Island Conservation Kakapo Portrait

Kakapo Population Gets a Much-needed Boost

New Zealand’s Critically Endangered Kakapo, threatened by invasive species, sees a baby boom and high survival rate this year.

A bird that can live to be 120 years old, doesn’t fly, forages at night, and charms the world never had a problem–until invasive species pushed it almost past the threshold of extinction.

Island Conservation Kakapo in Tree

Kakapo are nocturnal and flightless. Credit: Nature Picture Library / Alamy

Now, thanks to intensive conservation efforts and island sanctuaries, the Kakapo has pivoted away from the one-way gates to extinction and is stepping and hopping slowly but surely toward safety.

A breeding program has helped the Kakapo immensely, especially this year. While the previous breeding season yielded six Kakapo chicks, this year 36 tiny, healthy fledglings emerged from their warm and well-protected eggs. Four of the chicks are even descendants of Richard Henry, the only Kakapo originally from the New Zealand Mainland. The rest are from Stewart Island–their DNA differs from Richard’s.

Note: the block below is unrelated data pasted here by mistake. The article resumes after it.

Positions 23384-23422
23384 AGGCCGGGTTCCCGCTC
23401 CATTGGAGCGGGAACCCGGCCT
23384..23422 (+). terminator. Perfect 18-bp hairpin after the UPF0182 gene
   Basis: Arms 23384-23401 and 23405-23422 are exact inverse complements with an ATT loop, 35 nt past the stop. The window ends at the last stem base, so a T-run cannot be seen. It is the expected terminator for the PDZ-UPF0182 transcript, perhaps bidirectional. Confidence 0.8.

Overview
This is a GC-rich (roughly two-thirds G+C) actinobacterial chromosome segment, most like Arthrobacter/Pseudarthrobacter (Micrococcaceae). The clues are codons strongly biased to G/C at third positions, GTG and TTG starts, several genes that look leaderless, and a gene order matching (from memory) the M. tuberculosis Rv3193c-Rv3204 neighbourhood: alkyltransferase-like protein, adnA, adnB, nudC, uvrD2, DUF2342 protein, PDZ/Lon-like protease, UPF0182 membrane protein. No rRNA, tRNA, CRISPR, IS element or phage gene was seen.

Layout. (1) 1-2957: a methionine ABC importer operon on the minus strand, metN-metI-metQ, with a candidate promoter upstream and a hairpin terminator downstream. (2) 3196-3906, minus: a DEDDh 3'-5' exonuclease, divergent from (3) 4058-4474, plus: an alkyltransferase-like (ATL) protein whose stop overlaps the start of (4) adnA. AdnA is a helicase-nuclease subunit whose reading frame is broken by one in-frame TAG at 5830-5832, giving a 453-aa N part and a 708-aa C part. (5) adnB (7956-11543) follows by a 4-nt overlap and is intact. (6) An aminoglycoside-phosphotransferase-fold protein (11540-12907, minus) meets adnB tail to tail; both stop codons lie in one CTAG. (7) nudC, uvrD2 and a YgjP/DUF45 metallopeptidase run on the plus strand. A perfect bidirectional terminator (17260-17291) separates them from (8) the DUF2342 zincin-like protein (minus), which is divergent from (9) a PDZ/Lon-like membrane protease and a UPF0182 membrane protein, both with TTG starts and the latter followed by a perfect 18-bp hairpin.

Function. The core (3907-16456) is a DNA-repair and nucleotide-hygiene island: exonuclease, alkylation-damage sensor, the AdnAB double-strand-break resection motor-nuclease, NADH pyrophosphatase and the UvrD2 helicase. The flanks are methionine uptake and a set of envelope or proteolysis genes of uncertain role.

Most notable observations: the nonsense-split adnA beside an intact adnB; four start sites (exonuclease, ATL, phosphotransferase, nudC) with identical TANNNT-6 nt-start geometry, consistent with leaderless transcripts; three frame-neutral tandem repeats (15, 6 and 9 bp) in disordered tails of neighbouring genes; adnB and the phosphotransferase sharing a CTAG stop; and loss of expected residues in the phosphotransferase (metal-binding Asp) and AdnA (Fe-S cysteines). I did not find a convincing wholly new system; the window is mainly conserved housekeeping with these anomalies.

Island Conservation Kakapo with Eggs

Kuia, Richard Henry’s daughter, nesting. Credit: Theo Thompson

The chicks are not yet in the clear, however, and will not be officially counted as part of the Kakapo population until October. Maggie Barry, New Zealand’s Minister for Conservation says,

Now is the time to keep up the momentum with recovery efforts to ensure the Kakapo continues to strengthen.

The Kakapo is one of many New Zealand species that has faced endangerment due to the presence of invasive species. Fortunately, New Zealand has just announced a plan to remove major invasive predators by 2050, which will help the natural ecosystem to recover and become a safer place for its native species. Invasive species removal combined with biosecurity will help make New Zealand safe for the beloved Kakapo.

Featured photo: Tui De Roy / Nature Picture Library
Read the original article at BBC

About Sara Kaiser

Sara received a BA in anthropology from UC Santa Cruz in 2014. As a freelance writer and editor, she seeks to produce and highlight stories that support ecological responsibility, body awareness, emotional intelligence, and creative action, and reveal the connections between them.

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